UPDATE: 2nd April 2017. The banks lost their bid against Apple.
If you bank with Bendigo, Westpac, NAB or CommBank then I am sorry but you are out of luck.
At least for now.
But for those that have switched to ANZ (plus AMEX and a few smaller building societies) then Apple Pay is here and it is fantastic.
Before I start raving about how cool Apple Pay is, lets look at what it is, why it is so good and why the Big Four banks are acting like spoilt brats.
Basically Apple Pay is a ultra secure method of using PayWave technology without physically using your card. You lodge your card details with Apple and those details are then converted into a unique token that is used to pass your purchase, via Apple, to the merchant in less time than it takes to say “wow!”
Now at this point it is very important to acknowledge that Apple knows nothing about your card or your transactions beyond this point. All your data is secured with an encrypted chip on your iPhone, iPad or Apple Watch that, as it turns out, is at the heart of the dispute with the Big Four. But more on that later.
What happens if someone steals your phone? Well they will need your pin or thumb print in order to use your card and before they have figured out how to do that there is a good chance the phone has been wiped and/or the card cancelled.
So why don’t all the banks use this system? Basically because they are dicks! Now I know that is not very helpful so let me go further with a little more tact. The banks I mentioned above banned together in an attempt to force Apple to open up their technology (that secure chip I mentioned earlier) to allow these banks to create their own software, thus giving customers “choice”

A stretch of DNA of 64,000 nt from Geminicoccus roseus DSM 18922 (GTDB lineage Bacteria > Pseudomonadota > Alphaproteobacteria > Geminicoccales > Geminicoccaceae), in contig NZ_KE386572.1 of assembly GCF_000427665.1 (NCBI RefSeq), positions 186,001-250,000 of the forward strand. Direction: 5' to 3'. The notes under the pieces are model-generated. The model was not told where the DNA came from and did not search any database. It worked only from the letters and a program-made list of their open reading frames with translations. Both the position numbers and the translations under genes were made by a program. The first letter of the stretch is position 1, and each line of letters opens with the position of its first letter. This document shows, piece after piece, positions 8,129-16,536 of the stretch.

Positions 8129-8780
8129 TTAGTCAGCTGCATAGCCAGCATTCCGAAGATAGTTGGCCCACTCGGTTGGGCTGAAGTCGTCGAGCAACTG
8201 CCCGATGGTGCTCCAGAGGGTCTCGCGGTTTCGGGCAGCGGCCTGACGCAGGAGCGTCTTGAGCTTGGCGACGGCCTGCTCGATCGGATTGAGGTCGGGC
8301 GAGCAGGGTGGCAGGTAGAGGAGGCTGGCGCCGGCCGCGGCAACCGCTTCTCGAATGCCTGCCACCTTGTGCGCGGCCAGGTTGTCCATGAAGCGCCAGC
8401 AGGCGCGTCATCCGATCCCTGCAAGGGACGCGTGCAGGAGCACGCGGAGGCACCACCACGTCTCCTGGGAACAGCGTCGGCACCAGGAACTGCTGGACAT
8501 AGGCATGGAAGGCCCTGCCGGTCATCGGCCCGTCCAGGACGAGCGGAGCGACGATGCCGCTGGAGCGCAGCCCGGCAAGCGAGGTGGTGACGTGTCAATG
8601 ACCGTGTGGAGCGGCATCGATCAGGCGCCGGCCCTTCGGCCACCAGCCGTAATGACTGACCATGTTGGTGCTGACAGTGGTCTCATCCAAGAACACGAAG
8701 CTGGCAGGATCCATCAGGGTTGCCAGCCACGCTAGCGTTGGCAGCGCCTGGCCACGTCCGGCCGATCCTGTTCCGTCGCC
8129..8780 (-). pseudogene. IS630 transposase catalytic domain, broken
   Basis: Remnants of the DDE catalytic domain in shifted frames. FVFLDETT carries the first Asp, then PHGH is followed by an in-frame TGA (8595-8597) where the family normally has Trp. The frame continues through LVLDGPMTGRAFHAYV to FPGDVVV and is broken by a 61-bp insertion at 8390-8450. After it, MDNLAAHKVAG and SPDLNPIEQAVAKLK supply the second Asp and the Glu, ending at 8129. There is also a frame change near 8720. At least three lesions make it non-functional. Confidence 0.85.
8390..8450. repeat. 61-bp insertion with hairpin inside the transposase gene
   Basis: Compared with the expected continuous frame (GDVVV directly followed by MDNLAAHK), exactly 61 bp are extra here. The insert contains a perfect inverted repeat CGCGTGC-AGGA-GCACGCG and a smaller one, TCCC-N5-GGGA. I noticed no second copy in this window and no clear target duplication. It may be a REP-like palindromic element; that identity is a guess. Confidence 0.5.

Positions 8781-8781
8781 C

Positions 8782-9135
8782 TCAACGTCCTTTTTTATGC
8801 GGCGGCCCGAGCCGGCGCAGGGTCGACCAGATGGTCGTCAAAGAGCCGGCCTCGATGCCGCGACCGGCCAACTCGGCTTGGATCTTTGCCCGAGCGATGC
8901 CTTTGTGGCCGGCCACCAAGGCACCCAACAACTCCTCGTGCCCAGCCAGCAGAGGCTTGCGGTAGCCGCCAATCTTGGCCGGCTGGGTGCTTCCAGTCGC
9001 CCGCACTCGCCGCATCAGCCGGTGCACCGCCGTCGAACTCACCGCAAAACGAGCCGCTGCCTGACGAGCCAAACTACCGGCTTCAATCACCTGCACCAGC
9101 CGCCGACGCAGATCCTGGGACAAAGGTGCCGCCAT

Humbug! (hows that for an old fashioned word?) Apple have, quite rightly, fired back saying that this would make the system less secure and something of a muddle for the client… and they have history on their side to prove the point.
Back in the 90’s Java was being hailed as the wonder code of the age. It was postulated that all applications would be written in Java and would be platform agnostic, meaning that if you bought a copy of Word written in Java it would run on any device capable of running java. But Microsoft had other ideas and decided to write their own version of Java and in doing so prevented the ‘real’ Java from running on Windows. To put it mildly, Microsoft’s Java was absolute pants and what resulted were court cases, sanctions and confidence in Java wilted.
ANZ were once part this consortium against Apple but in April 2016 they opted out of the huff-fest and instead embraced Apple Pay wholeheartedly. What followed has been a slow trickle of building societies and smaller banks following suit and customers practically breaking their necks to switch banks. Me being one of them.
So what, I know you are dying to know, is the reality of using Apple Pay.
I have my card on both my iPhone and my Apple Watch and I use the watch almost exclusively. Now I can walk to the shops with nothing more than my watch and headphones. I listen to music on my Apple Watch on the way and once there I use the Reminders app as my shopping list. When it comes time to pay I simply double tap on the watch and hold the screen up to the reader and I am off. Leaving a bewildered looking checkout attendant in my wake. All the while my credit card (that all of a sudden seems soooo 2015!) is safe and sound in my wallet at home.
For a list of banks, building societies and others that have embraced Apple Pay, have a look at this list.
For a helpful “How To” have a look here.